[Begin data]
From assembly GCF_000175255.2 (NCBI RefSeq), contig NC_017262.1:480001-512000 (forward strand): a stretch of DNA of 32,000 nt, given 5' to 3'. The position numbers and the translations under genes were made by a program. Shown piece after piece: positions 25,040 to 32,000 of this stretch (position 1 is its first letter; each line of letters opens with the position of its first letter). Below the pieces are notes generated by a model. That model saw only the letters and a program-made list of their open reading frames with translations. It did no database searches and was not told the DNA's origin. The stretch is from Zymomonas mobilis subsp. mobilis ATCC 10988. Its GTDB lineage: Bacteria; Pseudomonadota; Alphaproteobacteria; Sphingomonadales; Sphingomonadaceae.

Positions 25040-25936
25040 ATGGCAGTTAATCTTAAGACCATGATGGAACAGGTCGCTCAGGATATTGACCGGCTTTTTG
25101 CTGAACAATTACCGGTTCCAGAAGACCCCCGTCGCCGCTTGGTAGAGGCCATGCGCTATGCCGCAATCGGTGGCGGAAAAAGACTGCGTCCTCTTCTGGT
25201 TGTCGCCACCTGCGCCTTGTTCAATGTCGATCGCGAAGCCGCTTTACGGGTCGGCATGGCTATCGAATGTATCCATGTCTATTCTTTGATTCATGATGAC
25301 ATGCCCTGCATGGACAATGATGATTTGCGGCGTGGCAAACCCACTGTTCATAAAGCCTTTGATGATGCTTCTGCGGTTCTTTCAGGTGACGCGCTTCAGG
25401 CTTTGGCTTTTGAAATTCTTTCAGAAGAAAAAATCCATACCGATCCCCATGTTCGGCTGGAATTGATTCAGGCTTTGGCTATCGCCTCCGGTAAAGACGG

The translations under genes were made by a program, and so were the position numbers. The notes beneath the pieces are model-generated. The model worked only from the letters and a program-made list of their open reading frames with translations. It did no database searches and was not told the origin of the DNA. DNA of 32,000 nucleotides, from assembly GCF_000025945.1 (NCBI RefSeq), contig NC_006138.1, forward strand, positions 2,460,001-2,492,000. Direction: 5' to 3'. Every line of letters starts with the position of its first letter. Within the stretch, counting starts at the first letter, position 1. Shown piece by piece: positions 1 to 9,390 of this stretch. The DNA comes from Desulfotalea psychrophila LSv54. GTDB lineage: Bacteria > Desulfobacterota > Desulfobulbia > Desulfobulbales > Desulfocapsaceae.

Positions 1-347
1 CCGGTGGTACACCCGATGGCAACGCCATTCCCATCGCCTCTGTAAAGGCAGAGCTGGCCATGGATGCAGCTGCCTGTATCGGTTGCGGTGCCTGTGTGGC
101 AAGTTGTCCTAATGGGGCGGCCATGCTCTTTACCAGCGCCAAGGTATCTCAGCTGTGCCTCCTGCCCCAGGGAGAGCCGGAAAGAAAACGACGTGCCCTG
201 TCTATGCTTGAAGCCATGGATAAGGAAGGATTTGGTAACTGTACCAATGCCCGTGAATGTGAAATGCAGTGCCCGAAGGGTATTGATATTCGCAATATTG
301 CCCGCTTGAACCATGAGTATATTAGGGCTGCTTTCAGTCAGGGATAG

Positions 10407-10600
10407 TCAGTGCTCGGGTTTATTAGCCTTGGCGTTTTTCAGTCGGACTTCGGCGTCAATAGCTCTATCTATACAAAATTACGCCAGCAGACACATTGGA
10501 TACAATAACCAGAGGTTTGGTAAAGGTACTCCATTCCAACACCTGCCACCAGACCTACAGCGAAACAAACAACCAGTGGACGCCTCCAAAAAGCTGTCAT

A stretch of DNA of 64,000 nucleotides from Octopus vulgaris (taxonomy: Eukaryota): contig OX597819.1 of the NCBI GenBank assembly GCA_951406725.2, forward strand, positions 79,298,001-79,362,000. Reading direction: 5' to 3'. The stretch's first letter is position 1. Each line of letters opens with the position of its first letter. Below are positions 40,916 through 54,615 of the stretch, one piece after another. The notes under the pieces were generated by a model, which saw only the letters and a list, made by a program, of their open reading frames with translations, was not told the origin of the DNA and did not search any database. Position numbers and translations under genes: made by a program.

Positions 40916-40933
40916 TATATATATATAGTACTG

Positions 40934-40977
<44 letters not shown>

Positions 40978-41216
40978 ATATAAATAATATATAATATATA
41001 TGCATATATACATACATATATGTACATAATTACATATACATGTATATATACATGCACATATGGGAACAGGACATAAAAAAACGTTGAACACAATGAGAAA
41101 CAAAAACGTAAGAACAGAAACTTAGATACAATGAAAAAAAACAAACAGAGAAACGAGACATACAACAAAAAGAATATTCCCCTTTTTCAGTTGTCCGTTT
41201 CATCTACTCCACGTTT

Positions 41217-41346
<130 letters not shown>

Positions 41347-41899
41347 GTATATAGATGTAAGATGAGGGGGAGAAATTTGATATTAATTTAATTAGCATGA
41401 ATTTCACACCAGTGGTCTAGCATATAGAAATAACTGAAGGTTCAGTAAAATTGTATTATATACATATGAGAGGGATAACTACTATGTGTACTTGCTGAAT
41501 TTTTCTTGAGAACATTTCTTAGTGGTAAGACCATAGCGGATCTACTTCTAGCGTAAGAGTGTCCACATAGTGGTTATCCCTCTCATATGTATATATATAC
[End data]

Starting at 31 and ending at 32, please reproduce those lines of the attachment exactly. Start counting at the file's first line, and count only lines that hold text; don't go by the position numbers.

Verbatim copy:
41401 ATTTCACACCAGTGGTCTAGCATATAGAAATAACTGAAGGTTCAGTAAAATTGTATTATATACATATGAGAGGGATAACTACTATGTGTACTTGCTGAAT
41501 TTTTCTTGAGAACATTTCTTAGTGGTAAGACCATAGCGGATCTACTTCTAGCGTAAGAGTGTCCACATAGTGGTTATCCCTCTCATATGTATATATATAC